UPDATE: Our notions on this took a definite uptick this morning on reports pointing out that eBooks are now the second-biggest category on the App Store, just after games.
With a solid one-in-four (27.3 per cent) of computers going into schools and other educational institutions across Europe being Apple-made, it’s no surprise that education’s a key market for the company.
Apple isn’t just the largest in Europe. Apple passed Dell last year to become the biggest supplier to education in the US in portables sales as well. With Amazon’s Kindle DX aiming square at the education textbook market we don’t see Apple handing this market over to Amazon. We think an Apple tablet will at least partially be aimed at that market.
Strike one today comes on news that e-textbook provider, CourseSmart, intends releasing all its 7,000 titles in a format that’s accessible on an iPhone or iPod touch. And it’s no stretch of sanity to think the true target here is to make this content available on the heavily rumored media-centric Apple tablet. Just like the larger Kindle DX tablet is aimed at Textbooks, a tablet Mac would be a big player in this area more so than a smaller iPod touch or iPhone ever could ever be.
The new applications, free for subscribers, will let students access their full electronic textbooks, read their digital notes and search for specific words and phrases.
"Nobody is going to use their iPhone to do their homework, but this does provide real mobile learning," said Frank Lyman, CourseSmart’s executive vice president. "If you’re in a study group and you have a question, you can immediately access your text."
CourseSmart aren’t the only people working to get their materials onto Apple’s burgeoning mobile platform. We spoke with ScrollMotion (who presented at WWDC), who are developing Iceberg Reader 3.0 to offer iPhone/iPod touch support.
“With the release of the iPhone OS 3.0 this summer, Iceberg will offer powerful, new functionality that will give readers improved ways to enjoy their favorite books, magazines and newspapers. And we look forward to announcing more features in the months to come,” the developers explain.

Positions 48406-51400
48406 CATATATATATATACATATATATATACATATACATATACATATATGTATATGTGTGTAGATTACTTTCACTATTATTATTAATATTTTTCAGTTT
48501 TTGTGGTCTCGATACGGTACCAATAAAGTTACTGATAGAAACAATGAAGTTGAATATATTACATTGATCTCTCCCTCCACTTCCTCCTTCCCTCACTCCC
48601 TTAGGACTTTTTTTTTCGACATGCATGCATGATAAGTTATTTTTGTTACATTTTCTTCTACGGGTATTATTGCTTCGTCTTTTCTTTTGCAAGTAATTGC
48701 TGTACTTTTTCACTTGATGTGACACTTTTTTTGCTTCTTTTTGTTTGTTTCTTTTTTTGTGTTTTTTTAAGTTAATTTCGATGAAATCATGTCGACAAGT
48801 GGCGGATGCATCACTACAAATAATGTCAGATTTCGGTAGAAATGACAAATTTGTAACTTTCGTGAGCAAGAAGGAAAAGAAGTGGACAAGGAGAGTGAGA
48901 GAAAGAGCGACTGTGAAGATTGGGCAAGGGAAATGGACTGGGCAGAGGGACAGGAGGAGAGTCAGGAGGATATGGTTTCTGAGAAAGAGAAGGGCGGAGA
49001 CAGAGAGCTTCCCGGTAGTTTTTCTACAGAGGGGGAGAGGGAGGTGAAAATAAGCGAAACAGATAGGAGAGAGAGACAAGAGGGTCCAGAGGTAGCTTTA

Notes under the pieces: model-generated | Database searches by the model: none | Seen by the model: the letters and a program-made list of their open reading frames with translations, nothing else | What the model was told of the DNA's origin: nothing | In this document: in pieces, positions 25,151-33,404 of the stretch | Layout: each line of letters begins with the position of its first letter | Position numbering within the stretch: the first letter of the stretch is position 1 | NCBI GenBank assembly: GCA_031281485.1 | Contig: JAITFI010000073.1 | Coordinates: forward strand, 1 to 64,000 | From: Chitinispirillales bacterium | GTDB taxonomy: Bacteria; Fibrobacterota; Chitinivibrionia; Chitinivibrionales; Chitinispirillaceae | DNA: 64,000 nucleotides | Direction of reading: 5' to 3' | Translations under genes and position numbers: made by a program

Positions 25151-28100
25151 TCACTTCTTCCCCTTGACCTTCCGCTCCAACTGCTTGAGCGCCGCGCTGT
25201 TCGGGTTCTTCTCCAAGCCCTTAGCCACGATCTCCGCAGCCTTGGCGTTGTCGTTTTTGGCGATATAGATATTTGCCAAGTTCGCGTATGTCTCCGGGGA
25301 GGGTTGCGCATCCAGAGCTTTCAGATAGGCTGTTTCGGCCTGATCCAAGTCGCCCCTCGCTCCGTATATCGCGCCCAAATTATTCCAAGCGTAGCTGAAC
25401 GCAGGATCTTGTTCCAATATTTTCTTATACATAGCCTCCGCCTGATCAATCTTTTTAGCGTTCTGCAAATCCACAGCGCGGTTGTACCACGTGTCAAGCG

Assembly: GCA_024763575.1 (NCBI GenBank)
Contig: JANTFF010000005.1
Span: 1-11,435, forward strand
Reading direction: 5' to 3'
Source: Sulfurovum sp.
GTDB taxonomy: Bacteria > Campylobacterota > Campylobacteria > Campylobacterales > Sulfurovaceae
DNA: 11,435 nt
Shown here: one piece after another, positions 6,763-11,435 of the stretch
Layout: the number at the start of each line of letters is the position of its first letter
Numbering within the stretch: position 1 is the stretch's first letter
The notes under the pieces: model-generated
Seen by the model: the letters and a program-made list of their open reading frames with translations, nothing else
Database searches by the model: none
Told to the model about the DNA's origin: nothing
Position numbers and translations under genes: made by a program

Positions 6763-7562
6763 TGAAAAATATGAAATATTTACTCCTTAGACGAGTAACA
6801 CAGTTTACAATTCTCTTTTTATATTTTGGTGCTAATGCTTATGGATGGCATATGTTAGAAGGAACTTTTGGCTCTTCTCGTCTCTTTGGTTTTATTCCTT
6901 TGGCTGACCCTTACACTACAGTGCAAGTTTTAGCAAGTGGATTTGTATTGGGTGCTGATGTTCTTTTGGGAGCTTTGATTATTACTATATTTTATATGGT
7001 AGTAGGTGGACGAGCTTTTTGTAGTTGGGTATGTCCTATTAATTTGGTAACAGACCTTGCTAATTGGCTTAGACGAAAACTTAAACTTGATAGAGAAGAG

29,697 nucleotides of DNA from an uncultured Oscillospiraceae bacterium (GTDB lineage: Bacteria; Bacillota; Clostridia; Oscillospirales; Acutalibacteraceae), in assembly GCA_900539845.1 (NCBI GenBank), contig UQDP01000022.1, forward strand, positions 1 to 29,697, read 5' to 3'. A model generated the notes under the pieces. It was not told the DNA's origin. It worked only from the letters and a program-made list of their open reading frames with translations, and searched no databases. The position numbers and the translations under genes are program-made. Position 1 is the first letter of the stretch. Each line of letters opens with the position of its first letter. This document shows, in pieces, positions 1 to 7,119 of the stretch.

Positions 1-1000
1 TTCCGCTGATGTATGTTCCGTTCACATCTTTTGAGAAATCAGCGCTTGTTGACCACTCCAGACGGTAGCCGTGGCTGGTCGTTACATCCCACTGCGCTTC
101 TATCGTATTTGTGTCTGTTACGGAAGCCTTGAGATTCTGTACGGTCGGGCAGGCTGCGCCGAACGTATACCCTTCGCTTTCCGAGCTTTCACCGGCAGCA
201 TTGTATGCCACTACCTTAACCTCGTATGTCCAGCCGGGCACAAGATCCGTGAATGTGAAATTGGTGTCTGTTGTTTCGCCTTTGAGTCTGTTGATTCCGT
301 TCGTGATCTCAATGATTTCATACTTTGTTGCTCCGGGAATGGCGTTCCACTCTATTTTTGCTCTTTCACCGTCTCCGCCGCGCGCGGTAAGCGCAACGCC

While the company is reticent to discuss any features, we can imagine they could include improvements in the existing capacity to annotate texts on your mobile device…just a shame the devices are so small and awkward for full book reading…if only these e-books were sold at higher resolution for use on other devices running the same essential OS. Like a Mac, for example, or, erm, an Apple tablet, maybe?
ScrollMotion currently offer over 500 best-selling books in the App Store, and will soon be bringing over a million books, as well as more than 50 major magazines and over 170 daily newspapers to the iPhone. (Publishers include the big names: Harper Colllins, Random House, Pearson, Simon and Schuster, etc…)
Look, it may seem strange to shift from books to e-books, but for school districts there’s real savings which hopefully can be passed into other sectors (assuming budget making chiefs don’t simply claw that book money back). But we’re dealing with a new generation of kids today, already immersed in use of technology in the home, from computers to catch up TV shows to the Nintendo DS and more, we have a new generation of “digital natives”.
Apple has a host of one-on-one deals with education districts on a global level, indeed, the company frequently says education is “in its DNA”.
We’re also moving away from software-based solutions to solutions based on content already available online, perhaps even to the eventual disappearance of the OS, some argue (pointing at the MSFT v GOOGLE v AAPL affair)…
Simplicity counts – and what could be simpler for children in class than to be able to access their e-Books on a nice big touch-driven display, which also offers them access to the multimedia existence they’re used to? It’s an education tool in the day, a gaming machine at night, a music machine in the evening and last thing at night they can throw in their assignements, also made on the device.
Sure, we could equally well be talking about the Mac, but we’ve moved into a new platform paradigm here, and Apple isn’t about to give up its Unibody-led ascendancy in the sales of laptops. It’s simply going to change the category, or at least, attempt to.
If our theorising’s correct, apart from making toast of Kindle , the new tablet device isn’t a product looking for a market, but a solutions-led affair that will fit snugly in lots of markets.
When it comes to the education markets, Apple already knows the score. “We teach teachers not just about Apple solutions, but also how to create content that’s suitable for digital learning,” Apple’s director of EMEA education markets, Herve Marchet, told Macworld UK. "If you want to play in the education market, you need to be a solutions provider. You aren’t just bringing in the machine, you must also offer appropriate software, content and models for best practise in content creation.”
"Apple’s technology gives students access to things that excite and interest them," Brit School head Nick Williams says, conceding that the best way to help children learn is to give them tools they like, software they enjoy and are familar with, making them receptive by ensuring the medium and the message are in sublime convocation. Apple’s tablet (if it ever appears) is a child of its times, matching the cybernetic, loop-inspired vision of Marshall McCluhan.
We’d love to sign an NDA and play with one of these. We suspect at least one veteran Wall Street Journal writer already has…well, on previous form, it’s likely.
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